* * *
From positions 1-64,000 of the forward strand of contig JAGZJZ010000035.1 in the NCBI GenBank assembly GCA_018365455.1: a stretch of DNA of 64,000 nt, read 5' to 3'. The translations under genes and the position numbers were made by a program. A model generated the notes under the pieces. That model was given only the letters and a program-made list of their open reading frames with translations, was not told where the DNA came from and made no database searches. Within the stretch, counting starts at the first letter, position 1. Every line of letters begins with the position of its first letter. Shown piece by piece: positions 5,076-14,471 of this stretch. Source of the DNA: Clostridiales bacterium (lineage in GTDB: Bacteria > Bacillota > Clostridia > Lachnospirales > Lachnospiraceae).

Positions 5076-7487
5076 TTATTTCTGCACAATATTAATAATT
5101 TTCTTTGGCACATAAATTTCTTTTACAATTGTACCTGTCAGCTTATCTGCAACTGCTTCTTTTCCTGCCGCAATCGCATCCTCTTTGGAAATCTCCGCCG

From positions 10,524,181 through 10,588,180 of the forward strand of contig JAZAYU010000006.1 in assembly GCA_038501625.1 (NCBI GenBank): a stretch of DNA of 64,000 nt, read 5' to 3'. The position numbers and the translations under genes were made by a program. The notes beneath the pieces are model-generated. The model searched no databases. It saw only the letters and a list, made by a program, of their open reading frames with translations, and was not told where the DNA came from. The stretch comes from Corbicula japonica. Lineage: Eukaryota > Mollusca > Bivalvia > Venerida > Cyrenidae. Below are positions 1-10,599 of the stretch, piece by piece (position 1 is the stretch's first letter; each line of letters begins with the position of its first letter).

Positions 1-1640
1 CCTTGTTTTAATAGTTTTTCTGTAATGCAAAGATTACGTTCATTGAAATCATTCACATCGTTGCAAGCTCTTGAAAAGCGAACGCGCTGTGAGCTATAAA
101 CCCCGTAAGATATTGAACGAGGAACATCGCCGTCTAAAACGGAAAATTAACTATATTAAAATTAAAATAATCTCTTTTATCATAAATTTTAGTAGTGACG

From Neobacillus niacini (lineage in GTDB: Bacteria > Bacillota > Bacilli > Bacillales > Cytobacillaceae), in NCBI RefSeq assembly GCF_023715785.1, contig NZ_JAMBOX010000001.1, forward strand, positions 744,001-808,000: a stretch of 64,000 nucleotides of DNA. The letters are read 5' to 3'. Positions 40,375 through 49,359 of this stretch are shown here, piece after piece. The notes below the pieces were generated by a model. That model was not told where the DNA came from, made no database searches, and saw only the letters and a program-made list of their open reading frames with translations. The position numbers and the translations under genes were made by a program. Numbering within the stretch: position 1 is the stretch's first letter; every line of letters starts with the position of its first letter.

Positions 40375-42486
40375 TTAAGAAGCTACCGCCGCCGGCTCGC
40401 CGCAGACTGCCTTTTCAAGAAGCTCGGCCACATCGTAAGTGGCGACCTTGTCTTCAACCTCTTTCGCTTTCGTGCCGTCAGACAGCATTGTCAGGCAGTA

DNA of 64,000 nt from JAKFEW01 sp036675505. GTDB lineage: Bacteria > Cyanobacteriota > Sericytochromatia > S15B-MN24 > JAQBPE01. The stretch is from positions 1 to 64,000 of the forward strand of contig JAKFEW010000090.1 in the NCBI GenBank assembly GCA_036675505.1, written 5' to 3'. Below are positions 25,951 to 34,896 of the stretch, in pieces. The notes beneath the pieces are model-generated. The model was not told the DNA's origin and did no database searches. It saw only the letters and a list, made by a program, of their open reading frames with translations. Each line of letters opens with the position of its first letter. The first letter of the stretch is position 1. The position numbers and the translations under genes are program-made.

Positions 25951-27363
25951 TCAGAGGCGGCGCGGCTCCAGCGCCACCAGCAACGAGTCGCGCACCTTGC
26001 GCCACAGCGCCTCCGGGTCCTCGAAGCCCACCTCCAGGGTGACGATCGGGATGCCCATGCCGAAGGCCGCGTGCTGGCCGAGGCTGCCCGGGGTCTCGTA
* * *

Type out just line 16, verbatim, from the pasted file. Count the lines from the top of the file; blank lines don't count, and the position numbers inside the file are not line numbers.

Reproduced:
26001 GCCACAGCGCCTCCGGGTCCTCGAAGCCCACCTCCAGGGTGACGATCGGGATGCCCATGCCGAAGGCCGCGTGCTGGCCGAGGCTGCCCGGGGTCTCGTA